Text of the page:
Review of Trial Court's Factual Findings

The DMV alternatively contends the ADAMS Inquiry was pertinent only to the second, “invalid,” breath test and did not affect the reliability of the first and third tests.   The trial court's contrary interpretation of the record is supported by substantial evidence.

 “The trial court's task [ ] was to determine, using its independent judgment, whether the weight of the evidence supported the administrative  decision.   Under the independent judgment rule, the trial court must weigh the evidence and make its own determination as to whether the administrative findings are sustained.   The trial court has the ultimate power of decision․  [¶] Accordingly, on appeal, we [ ] review the record to determine whether the trial court's findings are supported by substantial evidence.   We must resolve all evidentiary conflicts and draw all legitimate and reasonable inferences in favor of the trial court's decision.   Where the evidence supports more than one inference, we may not substitute our deductions for the trial court's.   We may overturn the trial court's factual findings only if the evidence before the trial court is insufficient as a matter of law to sustain those findings.  [¶] These rules of appellate review apply even where the evidence in the administrative record is undisputed, if that evidence is subject to conflicting inferences with respect to the crucial issue.   In such a case the trial court, [ ] may draw its own inferences from the evidence in the record, and if the inferences so drawn are supported by substantial evidence, they are binding on the reviewing court.”  (Yordamlis v. Zolin (1992) 11 Cal.App.4th 655, 659–660, 14 Cal.Rptr.2d 225, citations, brackets, and internal quotation marks omitted.)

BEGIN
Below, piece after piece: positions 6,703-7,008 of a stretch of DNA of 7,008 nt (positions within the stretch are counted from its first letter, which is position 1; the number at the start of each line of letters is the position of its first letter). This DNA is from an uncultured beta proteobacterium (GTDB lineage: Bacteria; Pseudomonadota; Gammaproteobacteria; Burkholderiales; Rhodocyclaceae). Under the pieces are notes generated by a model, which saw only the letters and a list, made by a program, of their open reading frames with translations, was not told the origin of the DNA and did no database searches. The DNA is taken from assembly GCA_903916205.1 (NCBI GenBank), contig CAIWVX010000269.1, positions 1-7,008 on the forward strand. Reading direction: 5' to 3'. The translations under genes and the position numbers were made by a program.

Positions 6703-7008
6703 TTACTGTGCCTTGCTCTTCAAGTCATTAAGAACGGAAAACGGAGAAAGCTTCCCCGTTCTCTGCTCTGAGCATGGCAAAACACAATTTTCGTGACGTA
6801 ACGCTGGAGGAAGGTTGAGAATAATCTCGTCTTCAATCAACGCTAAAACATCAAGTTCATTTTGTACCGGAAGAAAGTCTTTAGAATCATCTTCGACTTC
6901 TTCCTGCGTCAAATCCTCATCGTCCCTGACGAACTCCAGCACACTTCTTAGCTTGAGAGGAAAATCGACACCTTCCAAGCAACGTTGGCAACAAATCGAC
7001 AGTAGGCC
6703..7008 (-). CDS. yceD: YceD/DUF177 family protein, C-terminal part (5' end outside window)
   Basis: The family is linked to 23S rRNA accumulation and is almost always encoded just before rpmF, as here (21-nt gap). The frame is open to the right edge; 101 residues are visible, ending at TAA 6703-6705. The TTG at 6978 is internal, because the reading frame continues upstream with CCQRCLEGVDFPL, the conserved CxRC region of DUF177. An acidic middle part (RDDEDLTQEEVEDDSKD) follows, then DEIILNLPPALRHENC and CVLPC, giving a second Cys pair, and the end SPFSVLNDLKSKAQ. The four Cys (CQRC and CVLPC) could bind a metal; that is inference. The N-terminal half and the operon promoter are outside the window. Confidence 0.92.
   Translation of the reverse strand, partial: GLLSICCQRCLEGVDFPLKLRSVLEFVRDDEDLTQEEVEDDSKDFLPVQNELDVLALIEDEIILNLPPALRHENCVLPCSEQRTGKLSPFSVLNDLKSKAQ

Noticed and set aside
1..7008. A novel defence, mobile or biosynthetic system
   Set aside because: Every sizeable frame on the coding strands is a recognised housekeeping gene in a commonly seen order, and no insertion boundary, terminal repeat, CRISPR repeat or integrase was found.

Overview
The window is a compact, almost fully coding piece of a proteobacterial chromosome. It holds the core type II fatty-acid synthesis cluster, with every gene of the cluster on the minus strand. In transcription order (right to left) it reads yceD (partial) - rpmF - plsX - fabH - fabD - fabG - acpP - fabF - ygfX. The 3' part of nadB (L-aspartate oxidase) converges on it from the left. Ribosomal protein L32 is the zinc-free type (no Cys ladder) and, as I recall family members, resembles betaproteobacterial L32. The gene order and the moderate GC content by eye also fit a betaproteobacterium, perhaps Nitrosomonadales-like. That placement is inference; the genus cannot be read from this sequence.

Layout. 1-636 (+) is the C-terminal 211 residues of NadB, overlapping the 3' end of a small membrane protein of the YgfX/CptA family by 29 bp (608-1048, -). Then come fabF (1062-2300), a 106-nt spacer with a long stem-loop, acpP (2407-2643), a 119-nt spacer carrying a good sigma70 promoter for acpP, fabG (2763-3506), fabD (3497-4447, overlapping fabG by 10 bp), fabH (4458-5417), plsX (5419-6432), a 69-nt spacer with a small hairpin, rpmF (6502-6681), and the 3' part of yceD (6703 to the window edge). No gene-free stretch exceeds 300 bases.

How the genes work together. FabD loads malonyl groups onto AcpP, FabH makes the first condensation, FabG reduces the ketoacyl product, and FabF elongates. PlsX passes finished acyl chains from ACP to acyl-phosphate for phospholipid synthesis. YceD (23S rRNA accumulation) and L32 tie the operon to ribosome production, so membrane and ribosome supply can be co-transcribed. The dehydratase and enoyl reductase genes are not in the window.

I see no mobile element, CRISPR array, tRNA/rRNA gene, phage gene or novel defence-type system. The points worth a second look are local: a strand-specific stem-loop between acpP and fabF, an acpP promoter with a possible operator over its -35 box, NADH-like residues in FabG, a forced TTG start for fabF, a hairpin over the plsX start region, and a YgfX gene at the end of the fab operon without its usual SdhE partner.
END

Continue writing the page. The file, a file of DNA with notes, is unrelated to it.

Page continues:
There was much dispute below as to the meaning of the ADAMS Inquiry notation.   Did it simply restate the obvious—that the second breath test was invalid, or did it cast doubt on the accuracy of all the tests?   The trial court wrestled with the issue at length, observing the notation was “rather ambiguous.”   In the end though, it found the notation signaled the test results were sufficiently suspect to rebut the presumption of reliability.   In this regard, we note, “The burden imposed upon the licensee of rebutting the presumption favoring the reliability of [ ] alcohol tests does not entail the marshaling of complex scientific evidence.  [ ][T]he licensee [need only] show [ ], through cross-examination of the officer or by the introduction of affirmative evidence, that official standards were in any respect not observed [.]”  (Davenport v. Department of Motor Vehicles, supra, 6 Cal.App.4th at p. 144, 7 Cal.Rptr.2d 818.)

 As we have indicated, the primary significance of the ADAMS Inquiry notation lay not in its conclusions about the validity of the test results but in its explanation of mouth alcohol as the cause of the second test reading.   The very form on which Officer Gunderson recorded the test results indicates the presence of mouth alcohol requires the officer to stop the test and recommence a 15–minute observation of the driver.  (See generally Cal. Admin. Code, tit. 17, § 1219.3.)   Yet, Gunderson obtained a third sample from Robertson immediately after the second one activated the mouth-alcohol flag.   Gunderson also overlooked the form's directive that a third breath sample should be taken “only if 2 breath results do not agree with 0.02%.”  While these facts do not affirmatively establish the test results were unreliable, they constitute sufficient evidence to support the trial court's finding official testing standards were not observed.   As the DMV offered no evidence indicating the test results were reliable despite this deviation, the trial court properly granted Robertson's petition for a writ of mandate.

 At the same time, the facts were sufficiently close to warrant the DMV vigorously litigating the case in the public interest.   We cannot say the DMV's action was “arbitrary or capricious” (Gov.Code, § 800) or its appeal frivolous (Code Civ. Proc., § 907) so as to justify an award of attorney's fees in Robertson's favor.1

The judgment is affirmed.   Robertson shall recover his costs on appeal.


1.   The trial court impliedly rejected Robertson's request for attorney's fees.

SONENSHINE, Associate Justice.

CROSBY, Acting P.J. and RYLAARSDAM, J., concur.